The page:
In an interview by C. M. Rubin with Pasi Sahlberg, Mr. Sahlberg states, “Small data relies primarily on observations and recordings made by human beings. In education, these include students’ self-assessments, teachers’ participatory notes on learning process, external school surveys, and observations made of teaching and learning situations.”
Pre-school children as young as three years old are being indoctrinated into a system that judges and standardizes them according to the data collected from a representative sample of children entering the system.
These children are full of wonder, wanting to learn about and engage in their environment. However, instead of being observed to discover their gifts and talents, they are tested to uncover their disabilities.
Watching a child at play provides educators with a wealth of information about their strengths which are an important aspect of how well they will be able to successfully survive in their environment.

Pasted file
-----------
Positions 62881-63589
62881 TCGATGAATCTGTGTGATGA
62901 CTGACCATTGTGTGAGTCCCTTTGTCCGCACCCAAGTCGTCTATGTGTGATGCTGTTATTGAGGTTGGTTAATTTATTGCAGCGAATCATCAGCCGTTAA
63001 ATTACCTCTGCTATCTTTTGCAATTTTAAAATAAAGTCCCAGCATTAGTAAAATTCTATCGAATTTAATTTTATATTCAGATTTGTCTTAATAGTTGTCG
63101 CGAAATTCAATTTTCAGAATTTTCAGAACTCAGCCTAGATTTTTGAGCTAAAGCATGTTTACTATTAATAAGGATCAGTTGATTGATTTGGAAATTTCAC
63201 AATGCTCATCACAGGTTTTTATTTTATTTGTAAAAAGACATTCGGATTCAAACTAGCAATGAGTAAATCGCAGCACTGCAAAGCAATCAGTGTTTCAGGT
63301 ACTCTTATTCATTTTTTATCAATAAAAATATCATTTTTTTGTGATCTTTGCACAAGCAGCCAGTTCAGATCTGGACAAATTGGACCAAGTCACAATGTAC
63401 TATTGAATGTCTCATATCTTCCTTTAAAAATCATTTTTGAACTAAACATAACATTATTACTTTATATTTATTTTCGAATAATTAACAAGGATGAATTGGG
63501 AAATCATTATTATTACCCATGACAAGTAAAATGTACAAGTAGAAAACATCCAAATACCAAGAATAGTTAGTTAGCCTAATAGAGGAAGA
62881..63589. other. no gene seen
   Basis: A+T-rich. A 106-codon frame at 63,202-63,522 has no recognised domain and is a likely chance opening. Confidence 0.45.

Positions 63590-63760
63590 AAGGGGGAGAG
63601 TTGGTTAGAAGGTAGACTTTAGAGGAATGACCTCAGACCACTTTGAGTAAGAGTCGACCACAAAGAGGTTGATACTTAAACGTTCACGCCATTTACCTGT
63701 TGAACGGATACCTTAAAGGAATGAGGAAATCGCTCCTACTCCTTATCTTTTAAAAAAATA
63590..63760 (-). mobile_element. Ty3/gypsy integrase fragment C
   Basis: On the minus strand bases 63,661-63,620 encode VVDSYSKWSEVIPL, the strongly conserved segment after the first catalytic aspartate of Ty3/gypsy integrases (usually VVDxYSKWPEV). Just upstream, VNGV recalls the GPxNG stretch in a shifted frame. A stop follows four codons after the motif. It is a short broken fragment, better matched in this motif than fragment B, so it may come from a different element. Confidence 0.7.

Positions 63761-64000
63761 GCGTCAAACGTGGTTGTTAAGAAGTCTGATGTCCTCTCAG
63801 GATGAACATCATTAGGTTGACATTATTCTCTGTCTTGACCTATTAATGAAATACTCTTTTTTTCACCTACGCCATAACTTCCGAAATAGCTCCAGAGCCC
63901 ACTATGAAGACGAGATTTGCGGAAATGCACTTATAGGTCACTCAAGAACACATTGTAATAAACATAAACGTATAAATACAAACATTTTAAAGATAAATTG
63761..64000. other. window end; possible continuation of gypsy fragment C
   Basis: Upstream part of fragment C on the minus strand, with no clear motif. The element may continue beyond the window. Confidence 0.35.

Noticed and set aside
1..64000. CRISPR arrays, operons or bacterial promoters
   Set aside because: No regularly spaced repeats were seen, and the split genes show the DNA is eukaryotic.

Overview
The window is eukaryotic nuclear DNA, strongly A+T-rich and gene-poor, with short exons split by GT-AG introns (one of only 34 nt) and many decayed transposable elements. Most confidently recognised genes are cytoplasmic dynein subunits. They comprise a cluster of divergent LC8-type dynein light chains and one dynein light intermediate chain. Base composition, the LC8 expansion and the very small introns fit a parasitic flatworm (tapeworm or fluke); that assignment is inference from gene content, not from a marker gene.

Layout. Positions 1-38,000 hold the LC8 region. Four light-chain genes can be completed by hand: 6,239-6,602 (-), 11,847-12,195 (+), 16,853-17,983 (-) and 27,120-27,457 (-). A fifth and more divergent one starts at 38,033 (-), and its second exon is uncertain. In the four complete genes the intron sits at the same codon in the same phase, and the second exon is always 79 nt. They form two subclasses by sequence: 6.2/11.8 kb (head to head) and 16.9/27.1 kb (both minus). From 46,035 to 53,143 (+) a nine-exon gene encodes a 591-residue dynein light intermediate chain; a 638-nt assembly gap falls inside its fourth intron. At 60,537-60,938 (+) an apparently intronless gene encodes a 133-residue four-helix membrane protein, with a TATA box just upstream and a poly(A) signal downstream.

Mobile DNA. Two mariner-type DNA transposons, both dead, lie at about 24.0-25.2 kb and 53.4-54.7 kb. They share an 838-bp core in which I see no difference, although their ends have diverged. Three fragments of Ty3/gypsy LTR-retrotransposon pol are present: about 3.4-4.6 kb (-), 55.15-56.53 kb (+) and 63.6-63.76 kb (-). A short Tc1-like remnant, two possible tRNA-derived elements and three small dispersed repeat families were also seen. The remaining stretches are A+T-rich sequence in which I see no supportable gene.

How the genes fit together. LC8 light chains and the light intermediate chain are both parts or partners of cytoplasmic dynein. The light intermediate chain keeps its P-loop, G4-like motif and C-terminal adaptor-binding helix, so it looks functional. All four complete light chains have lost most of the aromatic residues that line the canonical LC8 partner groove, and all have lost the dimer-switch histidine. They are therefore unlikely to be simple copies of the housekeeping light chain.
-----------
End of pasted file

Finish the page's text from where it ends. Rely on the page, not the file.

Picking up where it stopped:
Unfortunately, instead of observing children during play, educators today are taught to guide them in their play, forcing them to adhere to a process of normalization that denies them recognition of and respect for their natural abilities.
These youngsters are forced to adhere to time and motion constraints that are unnatural. And, if they rebel, they are considered learning disabled or behaviorally challenged. They are neither, they are playful children.
By kindergarten these children will be institutionalized by a system of education that dehumanizes them through standardization and data collection. They will no longer be inquisitive and playful but uninterested in learning and stoic.
We allow this type of educational system to survive because it is what we know, not because it is what is best for our children. We are told by the statistics that learning should be accomplished in a certain way by a certain age or there is a problem with the child.
The problem is with the system that ignores the “small data” in favor of the “big data” that ignores our individuality.
All children deserve to be assessed by small data so that they can succeed educationally in a big way.
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